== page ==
“I appreciate you staying later to finish our project yesterday. Do you have some time today to talk about it later?”
By opening with a compliment, you have created an informal atmosphere in which a feedback conversation can take place, and you have let the receiver know in advance that you intend to give them positive feedback rather than criticism.
People develop in four key areas at work:
- Habit and feeling
The most impactful of these is how they feel about themselves, their skills and their relationships with coworkers, as this is the lens through which they perceive other aspects of their development.
Be specific regarding what you are addressing while simultaneously considering and empathizing with their emotions regarding what they have achieved.
If you know a coworker has received feedback from their management about their lack of knowledge in a certain area, you could seek out an opportunity to feedback and reinforce their confidence in a different skill area you know they are proud of.
“I was so impressed with your analysis of that big data set we received yesterday. It seems like you have got to grips with the concepts in the report.”
The feedback process can easily become personal and harm working relationships.
A great way to ensure your feedback is not judgemental or subjective is to hone in on actions. Especially when feedback relates to behaviors, as opposed to skills or knowledge.
“I just wanted to say I appreciate you arriving on time for our meetings this week” details an action a person has taken to improve your team performance. “I just wanted to say I appreciate you not being late” has a more implicit judgment about a personality trait embedded in it. In this case, tardiness or disorganization.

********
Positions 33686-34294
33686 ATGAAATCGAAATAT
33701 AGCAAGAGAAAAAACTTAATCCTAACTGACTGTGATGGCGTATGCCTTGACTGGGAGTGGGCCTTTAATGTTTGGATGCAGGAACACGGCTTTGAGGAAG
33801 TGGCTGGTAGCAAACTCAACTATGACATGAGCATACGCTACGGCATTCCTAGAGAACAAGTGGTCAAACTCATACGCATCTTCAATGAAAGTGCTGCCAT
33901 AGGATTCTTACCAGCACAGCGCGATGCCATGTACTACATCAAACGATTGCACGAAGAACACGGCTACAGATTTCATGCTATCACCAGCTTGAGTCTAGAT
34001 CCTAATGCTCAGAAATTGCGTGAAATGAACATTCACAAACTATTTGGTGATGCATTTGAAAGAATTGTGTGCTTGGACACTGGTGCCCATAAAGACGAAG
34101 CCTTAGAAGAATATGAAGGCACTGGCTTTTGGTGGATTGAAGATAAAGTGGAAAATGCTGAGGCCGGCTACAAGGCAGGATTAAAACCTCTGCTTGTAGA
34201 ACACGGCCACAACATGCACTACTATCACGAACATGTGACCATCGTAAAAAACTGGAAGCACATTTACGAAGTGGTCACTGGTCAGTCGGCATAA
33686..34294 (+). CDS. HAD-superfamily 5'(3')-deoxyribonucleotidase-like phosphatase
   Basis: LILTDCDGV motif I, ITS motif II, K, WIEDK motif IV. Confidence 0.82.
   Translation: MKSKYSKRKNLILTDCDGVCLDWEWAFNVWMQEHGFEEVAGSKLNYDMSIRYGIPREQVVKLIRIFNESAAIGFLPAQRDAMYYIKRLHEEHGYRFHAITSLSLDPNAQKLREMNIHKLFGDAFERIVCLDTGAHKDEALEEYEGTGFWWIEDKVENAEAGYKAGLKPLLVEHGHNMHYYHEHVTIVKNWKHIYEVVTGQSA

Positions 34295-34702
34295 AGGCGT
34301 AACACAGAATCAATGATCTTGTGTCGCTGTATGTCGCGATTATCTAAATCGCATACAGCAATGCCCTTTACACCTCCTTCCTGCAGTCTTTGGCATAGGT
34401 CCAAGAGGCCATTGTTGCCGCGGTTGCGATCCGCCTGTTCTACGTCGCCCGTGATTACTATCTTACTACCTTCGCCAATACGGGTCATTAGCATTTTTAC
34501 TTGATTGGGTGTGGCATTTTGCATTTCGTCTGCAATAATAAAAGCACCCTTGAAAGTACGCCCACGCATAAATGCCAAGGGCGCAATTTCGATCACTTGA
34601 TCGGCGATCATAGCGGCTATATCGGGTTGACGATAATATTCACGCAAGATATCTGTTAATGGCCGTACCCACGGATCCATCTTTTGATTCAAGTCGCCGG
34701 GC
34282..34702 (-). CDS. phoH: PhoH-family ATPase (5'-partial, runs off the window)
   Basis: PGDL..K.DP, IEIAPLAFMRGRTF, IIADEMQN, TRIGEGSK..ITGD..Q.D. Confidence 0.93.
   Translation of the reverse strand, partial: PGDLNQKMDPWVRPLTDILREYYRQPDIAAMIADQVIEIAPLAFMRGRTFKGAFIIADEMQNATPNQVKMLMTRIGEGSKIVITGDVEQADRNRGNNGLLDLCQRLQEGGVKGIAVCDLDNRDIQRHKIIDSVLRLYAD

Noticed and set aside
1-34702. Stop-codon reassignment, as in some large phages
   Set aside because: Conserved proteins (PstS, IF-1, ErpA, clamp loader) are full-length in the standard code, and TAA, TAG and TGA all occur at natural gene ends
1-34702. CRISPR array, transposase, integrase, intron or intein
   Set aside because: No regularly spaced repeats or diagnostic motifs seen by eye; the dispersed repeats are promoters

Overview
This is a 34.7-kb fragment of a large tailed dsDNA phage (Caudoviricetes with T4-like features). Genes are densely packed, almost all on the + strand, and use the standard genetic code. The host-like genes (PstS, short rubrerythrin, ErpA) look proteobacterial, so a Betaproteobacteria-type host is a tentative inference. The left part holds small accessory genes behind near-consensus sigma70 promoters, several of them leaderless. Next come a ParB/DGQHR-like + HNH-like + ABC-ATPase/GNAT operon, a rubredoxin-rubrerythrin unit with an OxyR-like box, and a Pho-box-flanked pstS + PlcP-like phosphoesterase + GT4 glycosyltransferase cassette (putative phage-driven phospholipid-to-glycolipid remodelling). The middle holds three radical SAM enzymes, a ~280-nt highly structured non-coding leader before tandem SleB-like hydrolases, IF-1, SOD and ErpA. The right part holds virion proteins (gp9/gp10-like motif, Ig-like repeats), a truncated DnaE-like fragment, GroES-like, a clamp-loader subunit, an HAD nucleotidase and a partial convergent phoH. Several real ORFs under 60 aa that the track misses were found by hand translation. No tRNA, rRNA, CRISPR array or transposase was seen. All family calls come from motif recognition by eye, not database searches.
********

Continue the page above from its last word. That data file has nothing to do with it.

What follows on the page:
“Yesterday, I thought you worded your questions to the board carefully, and they responded well to them” is more positive than: “The way you spoke to the board yesterday was much less aggressive than usual”.
Avoid commenting on a person’s personality where possible, and focus on actions they are taking that are helping your whole team improve.
Good feedback should open up an avenue for a continued conversation on progress; therefore, knowing how to receive feedback well is as important as knowing how to give it.
Listening to any feedback you receive is important. Pay full attention to the person speaking to you, avoid distraction and take the time to process each aspect of the feedback you receive before responding to it.
Go beyond saying thank you and summarise the feedback you have been given. Identify the key concepts and feelings the person has expressed to you and check with them to ensure you have fully understood.
Let go of any judgment you might feel toward the person giving you feedback. It is tempting to jump on the defensive when someone comments on your work, even if they do open with a positive piece.
If you do not agree with the feedback you received, you can decide on its reliability.
You can check with other coworkers and ask for feedback on the same aspects of your work, and compare these ideas to the feedback you received.
Receiving positive feedback is an opportunity to build a better working relationship with a coworker. It can be the start of a continued supportive and impactful conversation, rather than the end of one; show appreciation and offer the same support in return.
Many people fear giving feedback at work; however, the anxiety is usually in regards to the reaction they will receive if it is not interpreted as intended.
This often prevents it from being shared at all.
You can create relationships as an employee that normalizes positive feedback by listening and responding carefully and factually.
Positive feedback only improves productivity and team morale and serves to strengthen relationships and communication within teams.
Therefore, it is important to consider how you structure feedback to make it constructive, empathetic and delivered at the appropriate time.
It is tempting to offer feedback contemplation; therefore, give feedback only when it is useful. Assess the circumstances and structure of the feedback before offering it to the receiver.
Actively improving your ability to give and receive positive feedback will inevitably positively impact your team.
If you can make your coworkers feel heard, you can build a long-term team relationship; therefore, when more difficult feedback needs to be delivered, it will have a positive, productive impact on the work of your team.